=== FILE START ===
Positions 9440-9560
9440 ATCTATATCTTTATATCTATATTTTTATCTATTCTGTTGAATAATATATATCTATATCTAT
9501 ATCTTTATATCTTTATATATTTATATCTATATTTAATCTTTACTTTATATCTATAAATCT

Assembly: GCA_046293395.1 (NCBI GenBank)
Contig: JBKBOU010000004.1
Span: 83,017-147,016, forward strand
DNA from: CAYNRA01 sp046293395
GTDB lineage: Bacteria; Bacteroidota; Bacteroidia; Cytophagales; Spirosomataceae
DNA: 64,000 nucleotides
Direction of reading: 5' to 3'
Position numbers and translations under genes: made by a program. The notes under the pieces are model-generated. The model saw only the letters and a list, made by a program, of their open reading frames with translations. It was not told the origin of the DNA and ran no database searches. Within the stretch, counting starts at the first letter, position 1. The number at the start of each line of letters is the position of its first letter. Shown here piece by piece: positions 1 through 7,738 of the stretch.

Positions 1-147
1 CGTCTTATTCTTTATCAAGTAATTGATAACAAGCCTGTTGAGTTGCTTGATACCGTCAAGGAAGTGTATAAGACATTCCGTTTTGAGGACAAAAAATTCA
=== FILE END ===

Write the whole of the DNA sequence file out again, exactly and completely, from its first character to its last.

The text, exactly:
Positions 9440-9560
9440 ATCTATATCTTTATATCTATATTTTTATCTATTCTGTTGAATAATATATATCTATATCTAT
9501 ATCTTTATATCTTTATATATTTATATCTATATTTAATCTTTACTTTATATCTATAAATCT

Assembly: GCA_046293395.1 (NCBI GenBank)
Contig: JBKBOU010000004.1
Span: 83,017-147,016, forward strand
DNA from: CAYNRA01 sp046293395
GTDB lineage: Bacteria; Bacteroidota; Bacteroidia; Cytophagales; Spirosomataceae
DNA: 64,000 nucleotides
Direction of reading: 5' to 3'
Position numbers and translations under genes: made by a program. The notes under the pieces are model-generated. The model saw only the letters and a list, made by a program, of their open reading frames with translations. It was not told the origin of the DNA and ran no database searches. Within the stretch, counting starts at the first letter, position 1. The number at the start of each line of letters is the position of its first letter. Shown here piece by piece: positions 1 through 7,738 of the stretch.

Positions 1-147
1 CGTCTTATTCTTTATCAAGTAATTGATAACAAGCCTGTTGAGTTGCTTGATACCGTCAAGGAAGTGTATAAGACATTCCGTTTTGAGGACAAAAAATTCA